Thursday, October 20, 2011

On Admitting failure, otherwise known as learning

This post is part of this week's forum on admitting failure

When I first joined the “aid world” coming from the  private sector, one of the first things that struck me was to see how off-the-cuff calculations were presented as numbers, as opposed to what they were, estimates, (for example, gender breakdown for families).  When I suggested we call them "estimate" in the reporting I was received with a look of both shock and horror:

-"then they’ll think we don't know what we are doing!"

Anyone who understands anything about development will know that in most situations it is almost impossible to know the  gender composition of family that is benefiting from some type of assistance. You can estimate according to country statistics how large the family might be, as well as the gender composition, but it will always be that, an estimate. So why the concern of stating it as such?

At least part of the problem is (me thinks)  that development is a relatively new social science. As any new science, it is learning by doing, which necessarily implies doing mistakes. As any social science, there are no hard and fast rules, no laboratory situations that can be replicated. 2+2 only equals four in a maths class, anywhere else it will depend on the context.

So why do we have this big chip on our shoulder about being something we are not? Didn’t medicine (actually, doesn’t medicine) learn by doing? Didn’t NASA drop a couple of spaceships? Why are we expected to be perfect from the start?

Donors and the public alike need to be educated about this, which actually really means we have to stop assuming they are dumb and can’t grasp these concepts. They can.

also, we also need to understand this ourselves. We need to have enough confidence to give ourselves space to learn, to sit down and think:

“ok, what went wrong, how could I’ve done it differently, how could I do it in the future?”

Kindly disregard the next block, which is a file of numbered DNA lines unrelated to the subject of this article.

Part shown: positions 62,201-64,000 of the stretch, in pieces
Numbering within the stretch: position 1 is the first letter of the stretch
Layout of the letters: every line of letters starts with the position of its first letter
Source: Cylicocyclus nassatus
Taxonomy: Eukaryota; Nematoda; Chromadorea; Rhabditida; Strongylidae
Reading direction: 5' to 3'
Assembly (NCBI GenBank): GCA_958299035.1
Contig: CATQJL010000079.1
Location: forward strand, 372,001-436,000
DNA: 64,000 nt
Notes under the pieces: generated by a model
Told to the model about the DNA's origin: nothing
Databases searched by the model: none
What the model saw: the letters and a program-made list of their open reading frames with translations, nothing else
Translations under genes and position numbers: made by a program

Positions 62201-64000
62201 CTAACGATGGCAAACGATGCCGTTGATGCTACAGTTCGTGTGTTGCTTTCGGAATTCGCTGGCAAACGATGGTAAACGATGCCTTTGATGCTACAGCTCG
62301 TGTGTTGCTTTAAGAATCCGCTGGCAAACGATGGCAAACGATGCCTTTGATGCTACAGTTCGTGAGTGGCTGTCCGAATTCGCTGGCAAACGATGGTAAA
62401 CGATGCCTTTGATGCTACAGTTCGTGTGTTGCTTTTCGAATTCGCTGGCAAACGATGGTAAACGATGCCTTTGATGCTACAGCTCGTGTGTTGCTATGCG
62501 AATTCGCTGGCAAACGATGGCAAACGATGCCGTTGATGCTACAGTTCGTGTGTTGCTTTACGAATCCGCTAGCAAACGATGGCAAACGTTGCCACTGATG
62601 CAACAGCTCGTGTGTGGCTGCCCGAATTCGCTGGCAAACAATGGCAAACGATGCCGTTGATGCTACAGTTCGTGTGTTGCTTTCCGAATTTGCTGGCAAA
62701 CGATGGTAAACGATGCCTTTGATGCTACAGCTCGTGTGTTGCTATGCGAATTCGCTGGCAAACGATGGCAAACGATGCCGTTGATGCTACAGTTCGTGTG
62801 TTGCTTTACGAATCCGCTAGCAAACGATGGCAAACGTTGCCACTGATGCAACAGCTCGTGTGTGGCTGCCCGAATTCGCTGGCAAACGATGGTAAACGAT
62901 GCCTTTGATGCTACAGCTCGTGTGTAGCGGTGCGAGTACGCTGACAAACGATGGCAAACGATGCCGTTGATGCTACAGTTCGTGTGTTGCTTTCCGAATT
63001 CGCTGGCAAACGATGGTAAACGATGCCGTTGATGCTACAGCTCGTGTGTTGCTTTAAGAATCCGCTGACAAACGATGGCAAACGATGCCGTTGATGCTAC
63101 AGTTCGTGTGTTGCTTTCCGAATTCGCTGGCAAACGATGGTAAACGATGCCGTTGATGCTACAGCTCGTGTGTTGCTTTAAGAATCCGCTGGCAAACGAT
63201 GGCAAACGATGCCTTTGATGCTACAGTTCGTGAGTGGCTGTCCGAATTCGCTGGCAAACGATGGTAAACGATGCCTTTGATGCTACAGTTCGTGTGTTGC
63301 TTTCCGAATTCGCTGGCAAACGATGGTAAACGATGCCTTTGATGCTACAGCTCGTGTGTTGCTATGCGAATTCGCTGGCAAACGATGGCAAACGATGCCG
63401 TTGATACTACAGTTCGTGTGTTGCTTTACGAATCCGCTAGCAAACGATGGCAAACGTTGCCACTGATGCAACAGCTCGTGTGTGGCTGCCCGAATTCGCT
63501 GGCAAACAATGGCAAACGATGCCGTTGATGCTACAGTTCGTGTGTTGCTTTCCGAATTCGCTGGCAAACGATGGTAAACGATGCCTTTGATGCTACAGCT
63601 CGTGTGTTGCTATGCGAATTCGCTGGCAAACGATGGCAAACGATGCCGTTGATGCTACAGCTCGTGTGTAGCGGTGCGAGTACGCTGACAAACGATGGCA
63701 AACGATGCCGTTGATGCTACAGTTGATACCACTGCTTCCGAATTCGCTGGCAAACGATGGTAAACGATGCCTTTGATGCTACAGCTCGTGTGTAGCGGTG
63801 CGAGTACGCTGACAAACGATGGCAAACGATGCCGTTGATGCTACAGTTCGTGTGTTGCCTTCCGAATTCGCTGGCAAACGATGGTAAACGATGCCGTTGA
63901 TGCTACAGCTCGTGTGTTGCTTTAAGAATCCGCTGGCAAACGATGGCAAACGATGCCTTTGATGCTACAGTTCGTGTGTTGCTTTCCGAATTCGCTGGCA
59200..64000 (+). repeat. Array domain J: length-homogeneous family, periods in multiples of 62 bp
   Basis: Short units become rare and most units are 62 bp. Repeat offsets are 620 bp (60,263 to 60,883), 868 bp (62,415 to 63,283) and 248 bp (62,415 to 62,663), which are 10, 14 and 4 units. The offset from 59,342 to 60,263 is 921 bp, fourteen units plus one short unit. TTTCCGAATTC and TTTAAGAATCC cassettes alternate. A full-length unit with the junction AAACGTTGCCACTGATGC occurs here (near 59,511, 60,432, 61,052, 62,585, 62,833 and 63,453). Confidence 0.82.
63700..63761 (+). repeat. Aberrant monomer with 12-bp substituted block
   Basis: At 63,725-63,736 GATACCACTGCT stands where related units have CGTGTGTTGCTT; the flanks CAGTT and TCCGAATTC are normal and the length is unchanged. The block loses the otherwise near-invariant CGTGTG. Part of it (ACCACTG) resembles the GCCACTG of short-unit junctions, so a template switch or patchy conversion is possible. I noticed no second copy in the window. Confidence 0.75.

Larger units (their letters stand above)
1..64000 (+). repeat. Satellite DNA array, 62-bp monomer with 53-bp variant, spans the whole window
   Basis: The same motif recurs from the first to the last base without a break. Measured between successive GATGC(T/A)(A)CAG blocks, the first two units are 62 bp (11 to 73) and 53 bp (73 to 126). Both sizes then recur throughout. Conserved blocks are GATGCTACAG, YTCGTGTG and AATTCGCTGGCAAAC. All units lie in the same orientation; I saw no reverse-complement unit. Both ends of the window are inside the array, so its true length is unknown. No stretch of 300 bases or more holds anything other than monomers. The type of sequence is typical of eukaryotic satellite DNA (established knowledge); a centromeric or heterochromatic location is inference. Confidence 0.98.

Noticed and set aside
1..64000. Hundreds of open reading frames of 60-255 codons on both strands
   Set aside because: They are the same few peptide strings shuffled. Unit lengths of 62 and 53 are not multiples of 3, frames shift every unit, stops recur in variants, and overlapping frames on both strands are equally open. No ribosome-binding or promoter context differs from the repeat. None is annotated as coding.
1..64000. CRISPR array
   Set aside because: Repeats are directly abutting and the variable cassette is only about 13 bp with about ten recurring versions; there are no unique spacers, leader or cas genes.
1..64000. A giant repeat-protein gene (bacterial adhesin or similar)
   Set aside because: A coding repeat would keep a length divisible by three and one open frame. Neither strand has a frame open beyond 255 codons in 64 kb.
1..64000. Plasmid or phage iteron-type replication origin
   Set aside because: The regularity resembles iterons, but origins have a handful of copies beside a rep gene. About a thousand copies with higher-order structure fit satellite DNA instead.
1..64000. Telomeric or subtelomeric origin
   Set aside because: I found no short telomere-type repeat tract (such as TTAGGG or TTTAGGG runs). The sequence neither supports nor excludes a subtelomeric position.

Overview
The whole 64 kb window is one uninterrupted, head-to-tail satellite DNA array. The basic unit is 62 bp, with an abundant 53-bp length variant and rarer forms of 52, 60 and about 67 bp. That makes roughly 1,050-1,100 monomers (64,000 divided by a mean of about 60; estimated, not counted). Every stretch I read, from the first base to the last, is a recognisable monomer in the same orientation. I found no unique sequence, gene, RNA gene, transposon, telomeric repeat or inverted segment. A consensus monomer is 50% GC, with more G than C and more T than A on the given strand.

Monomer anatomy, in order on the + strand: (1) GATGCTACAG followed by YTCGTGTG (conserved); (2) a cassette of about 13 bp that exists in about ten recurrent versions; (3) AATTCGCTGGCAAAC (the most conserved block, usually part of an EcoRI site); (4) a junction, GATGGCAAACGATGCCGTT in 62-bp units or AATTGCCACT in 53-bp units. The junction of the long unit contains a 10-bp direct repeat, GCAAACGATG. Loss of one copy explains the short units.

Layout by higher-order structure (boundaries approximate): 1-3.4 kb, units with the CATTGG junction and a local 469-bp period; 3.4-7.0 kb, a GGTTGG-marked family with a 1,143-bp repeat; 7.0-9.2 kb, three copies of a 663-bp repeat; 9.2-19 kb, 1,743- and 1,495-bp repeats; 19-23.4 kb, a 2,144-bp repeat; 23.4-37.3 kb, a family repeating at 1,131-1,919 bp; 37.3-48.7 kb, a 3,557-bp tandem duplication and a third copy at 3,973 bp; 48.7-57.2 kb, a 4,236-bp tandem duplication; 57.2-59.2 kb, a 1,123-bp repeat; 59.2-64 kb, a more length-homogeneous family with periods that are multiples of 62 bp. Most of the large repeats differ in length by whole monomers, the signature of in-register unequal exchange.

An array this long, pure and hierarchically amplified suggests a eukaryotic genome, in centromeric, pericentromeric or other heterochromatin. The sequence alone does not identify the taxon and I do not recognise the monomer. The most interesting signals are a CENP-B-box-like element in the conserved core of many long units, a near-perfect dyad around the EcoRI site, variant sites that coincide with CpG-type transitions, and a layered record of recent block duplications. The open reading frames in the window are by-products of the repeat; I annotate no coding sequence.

which brings us back to the part where we educate donors and the public, because in order to do that not only do we nee them to understand, but we also need for them to support and fund that part of the process.

I’m constantly shocked to find projects without the support of a  Monitoring & Evaluation (or reporting) officer. The requirement to monitor and report is there (always), but the funds are assigned to the implementation, and  the implementing staff is expected to design tools that will capture the relevant information, document, collect the data, and put it into a report, (as well as implement). None of which they are trained to do, and which usually translates into process monitoring:

“how many x did we do”

as opposed to: “what do we want to achieve by doing X, and how can we measure that we are having an impact on that?”

The requested report gets written and filed. Box gets ticked. No one has the time to analyse the information, to look for synergies, to see what other organizations are doing and how they can reinforce each other, or what we can learn from them. The lessons learned get filed away, hidden or camouflaged if possible, no one really benefitting from them.

Admitting failure isn't about marketing or a mea culpa, it's about incorporating the process of learning from our mistakes as part of the management process. Anything that gets brushed under the rug does double harm: first when you did the mistake, and then every time someone else has to make it because they couldn’t learn from you. Which to me sounds like a highly inefficient and expensive way to move forward.


Diana said...

Your reasoning could very well be applied to many other work situations, in different sectors, the goverment and even on our private lives.
Very interesting post!

Stephen Jones said...

Thanks for the thoughts on this, made me think of two other recent blog posts.

Firstly, David Week questioning why evaluation tends to be assigned to distinct specialists rather than being seen as part of everyone's role ( Perhaps you're suggesting that specialist M+E people are needed, but their role should be making sure everyone else actually does their own M+E?

Secondly, Waylaid Dialectic makes the nice point that we should ask evaluators how often they are wrong and make mistakes too. (

amanda said...

I think this post brings up one of the biggest problems in aid. Without proper M&E we just keep doing the same programs over and over in different locations and then scratching our heads when we fail over and over. If we don't know what went wrong or why then why do it again?

Marcela said...

Indeed, and let's not even get into why efforts are duplicated where they are not needed and are missing where they are needed most. For as long as we keep actioning in terms of "success"and "failure"as absolutes, this will continue to happen.